The golden era of Steveston as a fishing village may be over, but that doesn’t mean the trawling industry is a relic of the past.
Steveston Harbour is by far the largest small-craft harbour in the county, home to more than 44 per cent of the buildings in the entire national harbour program.
Since 2009, Fisheries and Oceans Canada has invested about $23.5 million into the harbour, with additional funding from the province. Now, plans are well underway to make it the commercial fishing hub of B.C., said Robert Kiesman, chair of the Steveston Harbour Authority (SHA).
The foundation for this grand vision was laid back in the 1970s, said Kiesman, when a group of heritage enthusiasts petitioned to save the Gulf of Georgia cannery from destruction and potential “condo-ization.”
In 2014, SHA’s board formally resolved to turn its dream into reality. The goal was two-fold: to provide the facilities that would foster a healthy and diverse commercial fishing industry while honouring Steveston’s rich history and thriving tourism business.
To make it all happen, the harbour authority has partnered with Musqueam First Nation, the province and large- and small-scale members of B.C.’s fishing industry.
A long history
Steveston was a centre for fishing long before the village and its harbour existed.
For centuries, Musqueam lived off the region’s resources in settlements up and down the coast, including Steveston, often following the salmon-spawning grounds.
Then came the canneries, built by Chinese, Japanese and European immigrants who began arriving in the nineteenth century, joining the local Indigenous peoples in harvesting and processing seafood.
More than 15 canneries lined the town’s waterfront, an area that became known as Steveston’s cannery row. The largest of these was the Gulf of Georgia, the “monster cannery,” which opened in 1894 and is now the last of its kind and a national historic site.
But the history of fishing in Steveston and B.C. is one of ebbs and flows. The boom years of the 1970s-80s were followed by the bust of the 1990s, when the salmon population drastically declined and catches were sparse.
Along with failing salmon stocks were changes in the industry’s ownership structure.
Over the last 30 or 40 years, B.C.’s fishing industry has moved towards a large industrial-scale, corporate model, making it hard for independent fishers to make a living, according to Sonia Strobel, CEO of the community-supported fishery Skipper Otto.
This shift has resulted in “the greying of the fleet,” said Strobel, as families who may have fished for generations can no longer make a living wage. Now, the average age for a boat’s captain and crew in B.C. is 54.
Fishing a renewable industry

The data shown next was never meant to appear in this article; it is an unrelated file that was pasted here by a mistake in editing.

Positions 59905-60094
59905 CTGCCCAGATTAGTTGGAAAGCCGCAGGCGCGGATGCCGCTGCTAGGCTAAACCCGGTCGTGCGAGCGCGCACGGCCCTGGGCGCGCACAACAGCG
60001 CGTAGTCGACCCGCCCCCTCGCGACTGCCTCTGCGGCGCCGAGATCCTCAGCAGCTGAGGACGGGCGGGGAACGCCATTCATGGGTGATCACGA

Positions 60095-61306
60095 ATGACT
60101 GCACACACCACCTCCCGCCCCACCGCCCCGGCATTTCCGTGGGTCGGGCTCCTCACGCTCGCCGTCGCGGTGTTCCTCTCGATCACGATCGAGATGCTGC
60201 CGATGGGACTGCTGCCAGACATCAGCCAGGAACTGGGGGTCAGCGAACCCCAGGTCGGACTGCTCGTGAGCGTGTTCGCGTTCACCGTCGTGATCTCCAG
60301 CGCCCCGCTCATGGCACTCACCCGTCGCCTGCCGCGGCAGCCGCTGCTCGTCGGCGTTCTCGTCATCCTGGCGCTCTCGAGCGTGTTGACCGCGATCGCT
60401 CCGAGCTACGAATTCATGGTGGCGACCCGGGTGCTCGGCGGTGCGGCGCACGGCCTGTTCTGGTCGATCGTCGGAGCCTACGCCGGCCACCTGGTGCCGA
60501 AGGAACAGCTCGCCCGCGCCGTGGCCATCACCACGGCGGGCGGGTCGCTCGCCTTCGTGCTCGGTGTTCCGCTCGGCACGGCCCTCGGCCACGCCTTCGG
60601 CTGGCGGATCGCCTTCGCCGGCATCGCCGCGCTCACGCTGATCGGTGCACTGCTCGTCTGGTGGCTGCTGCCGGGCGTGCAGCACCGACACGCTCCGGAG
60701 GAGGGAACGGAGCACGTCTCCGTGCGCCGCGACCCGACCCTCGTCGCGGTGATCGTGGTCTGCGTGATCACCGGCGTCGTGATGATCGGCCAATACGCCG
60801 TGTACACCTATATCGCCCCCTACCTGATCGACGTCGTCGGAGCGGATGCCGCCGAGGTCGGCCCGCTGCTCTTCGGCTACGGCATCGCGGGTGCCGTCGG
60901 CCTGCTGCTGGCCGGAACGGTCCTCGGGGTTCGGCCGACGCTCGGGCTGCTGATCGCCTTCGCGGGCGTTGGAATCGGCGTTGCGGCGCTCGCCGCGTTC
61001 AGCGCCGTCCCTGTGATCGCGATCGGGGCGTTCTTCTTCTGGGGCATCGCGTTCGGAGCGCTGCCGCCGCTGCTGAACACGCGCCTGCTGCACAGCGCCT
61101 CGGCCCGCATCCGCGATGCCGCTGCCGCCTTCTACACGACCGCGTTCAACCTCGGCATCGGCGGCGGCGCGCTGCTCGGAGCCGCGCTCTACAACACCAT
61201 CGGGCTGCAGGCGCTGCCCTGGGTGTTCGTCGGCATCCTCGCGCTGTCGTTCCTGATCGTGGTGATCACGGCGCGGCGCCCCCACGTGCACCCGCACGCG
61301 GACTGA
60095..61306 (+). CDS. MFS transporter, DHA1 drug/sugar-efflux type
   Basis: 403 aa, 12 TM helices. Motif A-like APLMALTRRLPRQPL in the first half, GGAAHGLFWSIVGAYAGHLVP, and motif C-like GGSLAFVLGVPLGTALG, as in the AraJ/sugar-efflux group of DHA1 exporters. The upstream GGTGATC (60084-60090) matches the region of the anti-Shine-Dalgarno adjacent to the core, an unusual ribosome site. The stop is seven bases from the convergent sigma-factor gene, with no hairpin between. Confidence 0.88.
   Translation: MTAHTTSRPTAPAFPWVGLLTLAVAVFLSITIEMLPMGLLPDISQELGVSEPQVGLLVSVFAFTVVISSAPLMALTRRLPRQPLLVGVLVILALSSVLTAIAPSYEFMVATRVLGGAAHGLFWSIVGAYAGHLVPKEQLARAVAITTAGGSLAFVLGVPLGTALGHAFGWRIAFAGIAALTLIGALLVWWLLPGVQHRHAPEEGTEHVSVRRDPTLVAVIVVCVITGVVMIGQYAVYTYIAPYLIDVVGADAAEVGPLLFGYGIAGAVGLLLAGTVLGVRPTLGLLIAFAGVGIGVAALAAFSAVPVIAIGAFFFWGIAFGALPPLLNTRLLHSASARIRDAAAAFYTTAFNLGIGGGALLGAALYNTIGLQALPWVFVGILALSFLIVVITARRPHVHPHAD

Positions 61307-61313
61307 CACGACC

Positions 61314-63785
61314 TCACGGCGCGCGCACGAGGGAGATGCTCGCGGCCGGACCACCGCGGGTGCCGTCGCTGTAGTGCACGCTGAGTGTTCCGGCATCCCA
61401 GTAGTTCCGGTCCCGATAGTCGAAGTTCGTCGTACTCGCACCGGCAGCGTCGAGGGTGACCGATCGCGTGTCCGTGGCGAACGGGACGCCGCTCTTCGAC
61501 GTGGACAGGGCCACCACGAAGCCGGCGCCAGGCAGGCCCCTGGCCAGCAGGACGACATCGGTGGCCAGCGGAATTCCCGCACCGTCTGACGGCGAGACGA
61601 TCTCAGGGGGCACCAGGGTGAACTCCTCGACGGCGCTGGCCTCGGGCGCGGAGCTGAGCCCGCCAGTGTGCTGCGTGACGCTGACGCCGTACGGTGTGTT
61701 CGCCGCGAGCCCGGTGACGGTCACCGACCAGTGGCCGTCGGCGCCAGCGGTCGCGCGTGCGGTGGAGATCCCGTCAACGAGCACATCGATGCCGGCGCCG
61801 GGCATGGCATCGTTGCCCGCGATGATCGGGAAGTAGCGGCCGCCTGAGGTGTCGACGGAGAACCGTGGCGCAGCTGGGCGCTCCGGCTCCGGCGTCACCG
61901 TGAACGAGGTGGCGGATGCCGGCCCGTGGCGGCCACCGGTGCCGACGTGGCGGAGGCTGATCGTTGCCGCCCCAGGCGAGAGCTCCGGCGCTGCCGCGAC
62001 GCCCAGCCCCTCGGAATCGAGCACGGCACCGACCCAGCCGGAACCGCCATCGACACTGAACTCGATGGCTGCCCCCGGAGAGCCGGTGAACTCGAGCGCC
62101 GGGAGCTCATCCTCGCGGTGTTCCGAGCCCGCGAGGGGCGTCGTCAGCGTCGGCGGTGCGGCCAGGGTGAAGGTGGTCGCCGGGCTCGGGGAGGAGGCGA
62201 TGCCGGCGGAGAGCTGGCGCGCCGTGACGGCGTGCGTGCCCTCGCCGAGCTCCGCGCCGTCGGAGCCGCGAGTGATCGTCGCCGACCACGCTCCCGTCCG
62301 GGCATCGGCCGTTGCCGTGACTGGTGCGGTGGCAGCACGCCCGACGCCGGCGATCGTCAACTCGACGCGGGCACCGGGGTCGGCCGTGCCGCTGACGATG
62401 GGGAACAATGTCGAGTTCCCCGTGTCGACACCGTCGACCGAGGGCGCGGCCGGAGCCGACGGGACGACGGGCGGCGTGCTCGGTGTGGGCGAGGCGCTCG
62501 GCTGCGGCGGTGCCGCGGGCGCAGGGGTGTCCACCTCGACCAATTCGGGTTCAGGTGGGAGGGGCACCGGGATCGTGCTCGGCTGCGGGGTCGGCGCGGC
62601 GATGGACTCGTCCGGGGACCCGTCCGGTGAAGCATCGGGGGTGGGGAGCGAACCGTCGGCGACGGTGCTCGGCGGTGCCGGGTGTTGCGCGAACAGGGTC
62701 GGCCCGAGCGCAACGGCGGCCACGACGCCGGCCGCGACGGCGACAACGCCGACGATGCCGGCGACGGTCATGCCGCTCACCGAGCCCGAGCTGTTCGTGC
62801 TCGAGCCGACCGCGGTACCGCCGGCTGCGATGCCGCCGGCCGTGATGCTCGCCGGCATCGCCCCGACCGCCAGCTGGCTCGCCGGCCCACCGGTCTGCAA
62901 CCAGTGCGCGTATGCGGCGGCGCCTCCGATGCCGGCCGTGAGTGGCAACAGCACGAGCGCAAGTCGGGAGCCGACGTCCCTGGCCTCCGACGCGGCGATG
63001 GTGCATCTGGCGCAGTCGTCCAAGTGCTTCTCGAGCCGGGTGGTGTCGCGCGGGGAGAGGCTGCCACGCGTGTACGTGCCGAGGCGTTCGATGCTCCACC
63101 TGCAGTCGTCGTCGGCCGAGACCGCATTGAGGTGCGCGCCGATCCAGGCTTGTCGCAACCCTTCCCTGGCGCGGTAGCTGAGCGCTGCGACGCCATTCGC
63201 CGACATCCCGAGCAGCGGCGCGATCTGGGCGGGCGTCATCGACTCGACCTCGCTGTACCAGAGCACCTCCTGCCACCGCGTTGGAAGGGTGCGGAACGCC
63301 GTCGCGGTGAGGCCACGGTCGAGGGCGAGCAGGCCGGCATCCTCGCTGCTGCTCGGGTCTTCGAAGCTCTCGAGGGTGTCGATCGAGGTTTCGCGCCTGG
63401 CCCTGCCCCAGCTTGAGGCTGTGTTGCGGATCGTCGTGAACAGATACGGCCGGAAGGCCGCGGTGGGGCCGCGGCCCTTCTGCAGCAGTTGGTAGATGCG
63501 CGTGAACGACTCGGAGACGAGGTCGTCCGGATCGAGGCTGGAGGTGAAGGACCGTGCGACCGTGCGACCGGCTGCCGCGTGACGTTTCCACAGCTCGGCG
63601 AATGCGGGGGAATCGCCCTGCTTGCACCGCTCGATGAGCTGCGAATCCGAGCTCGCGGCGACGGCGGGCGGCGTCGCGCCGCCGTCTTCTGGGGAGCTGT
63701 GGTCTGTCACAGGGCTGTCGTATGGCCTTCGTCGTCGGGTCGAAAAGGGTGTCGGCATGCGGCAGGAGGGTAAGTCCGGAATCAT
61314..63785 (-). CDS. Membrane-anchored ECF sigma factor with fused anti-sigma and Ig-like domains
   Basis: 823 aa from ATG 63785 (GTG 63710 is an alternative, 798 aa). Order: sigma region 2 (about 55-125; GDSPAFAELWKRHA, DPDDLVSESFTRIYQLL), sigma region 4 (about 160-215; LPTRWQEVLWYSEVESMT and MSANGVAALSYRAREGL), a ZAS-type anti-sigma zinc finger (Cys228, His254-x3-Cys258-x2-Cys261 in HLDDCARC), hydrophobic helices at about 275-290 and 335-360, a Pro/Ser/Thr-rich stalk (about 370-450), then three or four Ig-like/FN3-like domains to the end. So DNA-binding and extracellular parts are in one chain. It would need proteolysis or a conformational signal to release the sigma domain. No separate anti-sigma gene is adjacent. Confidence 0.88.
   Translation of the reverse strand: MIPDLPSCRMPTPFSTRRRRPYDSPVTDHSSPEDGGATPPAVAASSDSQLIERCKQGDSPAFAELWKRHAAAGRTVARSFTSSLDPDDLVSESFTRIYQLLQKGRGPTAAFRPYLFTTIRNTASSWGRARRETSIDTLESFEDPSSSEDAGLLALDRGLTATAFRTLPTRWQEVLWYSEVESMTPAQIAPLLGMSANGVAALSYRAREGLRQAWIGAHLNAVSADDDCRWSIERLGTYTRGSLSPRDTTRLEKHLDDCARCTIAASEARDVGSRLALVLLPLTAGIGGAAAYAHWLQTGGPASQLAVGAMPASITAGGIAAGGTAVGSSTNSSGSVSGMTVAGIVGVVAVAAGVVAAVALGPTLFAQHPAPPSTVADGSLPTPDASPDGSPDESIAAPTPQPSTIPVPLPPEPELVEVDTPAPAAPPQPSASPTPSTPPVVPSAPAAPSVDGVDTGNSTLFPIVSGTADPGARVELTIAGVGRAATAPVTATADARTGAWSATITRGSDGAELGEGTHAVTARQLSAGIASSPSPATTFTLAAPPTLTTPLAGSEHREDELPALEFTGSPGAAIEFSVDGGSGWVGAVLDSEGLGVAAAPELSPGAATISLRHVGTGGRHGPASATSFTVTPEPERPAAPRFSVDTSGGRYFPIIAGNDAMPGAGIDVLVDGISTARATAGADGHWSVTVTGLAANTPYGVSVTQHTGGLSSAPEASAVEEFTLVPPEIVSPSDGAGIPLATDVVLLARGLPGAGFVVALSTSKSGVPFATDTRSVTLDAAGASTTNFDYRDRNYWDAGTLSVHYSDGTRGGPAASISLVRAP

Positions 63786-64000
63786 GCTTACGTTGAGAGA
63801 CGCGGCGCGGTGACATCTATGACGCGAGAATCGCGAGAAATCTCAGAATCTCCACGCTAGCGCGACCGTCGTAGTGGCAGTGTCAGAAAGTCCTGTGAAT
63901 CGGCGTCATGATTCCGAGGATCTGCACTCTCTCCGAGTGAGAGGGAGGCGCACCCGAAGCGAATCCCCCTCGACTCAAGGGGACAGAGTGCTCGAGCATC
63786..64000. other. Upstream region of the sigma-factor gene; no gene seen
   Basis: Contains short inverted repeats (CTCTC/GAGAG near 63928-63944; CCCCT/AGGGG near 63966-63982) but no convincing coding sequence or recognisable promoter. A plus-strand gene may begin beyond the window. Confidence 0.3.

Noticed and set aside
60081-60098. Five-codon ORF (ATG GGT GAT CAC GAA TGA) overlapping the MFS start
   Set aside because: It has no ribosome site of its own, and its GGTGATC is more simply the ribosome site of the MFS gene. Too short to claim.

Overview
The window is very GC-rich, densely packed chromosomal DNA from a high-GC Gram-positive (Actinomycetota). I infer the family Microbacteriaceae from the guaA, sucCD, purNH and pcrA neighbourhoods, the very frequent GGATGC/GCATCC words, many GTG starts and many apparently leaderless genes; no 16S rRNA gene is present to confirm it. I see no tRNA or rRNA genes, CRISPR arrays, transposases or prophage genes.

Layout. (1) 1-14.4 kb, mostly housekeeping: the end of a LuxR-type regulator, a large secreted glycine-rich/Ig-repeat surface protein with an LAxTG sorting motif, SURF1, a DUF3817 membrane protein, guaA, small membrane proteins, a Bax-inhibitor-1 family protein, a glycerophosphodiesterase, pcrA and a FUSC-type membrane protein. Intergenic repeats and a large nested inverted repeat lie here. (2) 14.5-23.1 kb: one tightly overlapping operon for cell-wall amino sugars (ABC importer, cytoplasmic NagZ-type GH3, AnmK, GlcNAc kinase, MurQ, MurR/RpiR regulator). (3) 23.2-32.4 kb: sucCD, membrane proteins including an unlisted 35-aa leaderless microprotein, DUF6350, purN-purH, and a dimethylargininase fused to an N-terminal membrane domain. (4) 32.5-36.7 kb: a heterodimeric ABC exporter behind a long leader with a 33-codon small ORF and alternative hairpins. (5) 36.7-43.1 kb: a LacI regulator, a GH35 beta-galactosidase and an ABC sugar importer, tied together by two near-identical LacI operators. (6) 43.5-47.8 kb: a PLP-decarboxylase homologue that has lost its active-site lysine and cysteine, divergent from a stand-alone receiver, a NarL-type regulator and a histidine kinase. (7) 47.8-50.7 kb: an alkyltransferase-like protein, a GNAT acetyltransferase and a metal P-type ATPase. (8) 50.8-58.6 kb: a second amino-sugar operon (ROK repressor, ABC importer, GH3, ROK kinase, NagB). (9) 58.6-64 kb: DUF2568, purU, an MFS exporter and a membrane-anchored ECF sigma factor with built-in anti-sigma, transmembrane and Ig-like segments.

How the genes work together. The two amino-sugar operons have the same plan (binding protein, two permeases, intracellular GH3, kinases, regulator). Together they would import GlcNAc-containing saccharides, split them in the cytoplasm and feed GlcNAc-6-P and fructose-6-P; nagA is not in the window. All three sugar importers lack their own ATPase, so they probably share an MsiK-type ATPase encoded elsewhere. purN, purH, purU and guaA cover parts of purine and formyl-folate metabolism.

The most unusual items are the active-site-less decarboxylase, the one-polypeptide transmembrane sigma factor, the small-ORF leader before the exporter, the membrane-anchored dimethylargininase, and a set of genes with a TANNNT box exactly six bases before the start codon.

While Kiesman isn’t pretending that the industry is in good shape, he believes it will make a resurgence.
“The fishing industry is like forestry and agriculture: it’s renewable… and we need to preserve the (harbour) to have the infrastructure here for when it does come back.”
With the boats, docks, property and storage of the Steveston Harbour, the SHA resolved to consolidate the various fishing and fishing-related businesses scattered around the Lower Mainland and B.C. into one spot.
“Number one, this would serve the fishing industry by providing them with docks and infrastructure and nice plants and places to unload their catch and spread out there,” said Kiesman.
“But number two, it would serve a great community function, cultural function (and) heritage function by preserving Steveston.”
The harbour authority’s vision is spread over two sites: the Gulf Site, located at the foot of 6th Avenue and Moncton Street, is short walk from the Gulf of Georgia Cannery. It’s here locals and tourists will be able to see the fishing industry at work and still purchase their seafood directly from fishing boats.
One of the primary buildings at the Gulf site is the net-making facility — set to be completed this winter — where people can look through large picture windows as fishers make and mend their nets, after learning about the history of fishing and net-making at the cannery museum, said Kiesman.
The net-making company, CanTrawl, currently located on Richmond’s east side, has wanted to relocate to Steveston for the past two decades, said Kiesman.
And at the end of Trites road, in the working heart of the harbour authority, is the Paramount Site, holding the majority of large-scale industrial buildings.
The site’s waterfront is dominated by a recently-completed ice plant, and nearby, an 80-year-old heritage cannery was converted into a new packaging and distribution centre — run by Organic Ocean — which houses the largest cold room in the Lower Mainland.
Canada losing ‘food sovereignty’
While the ice plant is a good step forward, a vital missing piece is access to local processing.
Most of the province’s seafood is shipped to Asia or the U.S., where it’s then processed and shipped back to Canada for consumption.
“Most people in Canada can’t even access Canadian seafood,” said Strobel. “We have a food sovereignty, a food security challenge, and there’s health challenges with that. A lot of the seafood that we’re getting, about half the seafood in Canada, is mislabelled and comes from this long, convoluted seafood supply chain.”
The harbour authority is planning to combat this by building a processing facility at the Gulf Site.
Unlike many harbours in North America, which have become tourist attractions rather than prosperous harbours, SHA is “really leading the way in B.C.” when it comes to protecting Steveston as a fishing harbour, said Strobel.
That’s what Kiesman is aiming for.
“My goal is (that) anytime anyone in this country mentions or thinks about or hears about the fishing industry, they think of Steveston,” said Kiesman.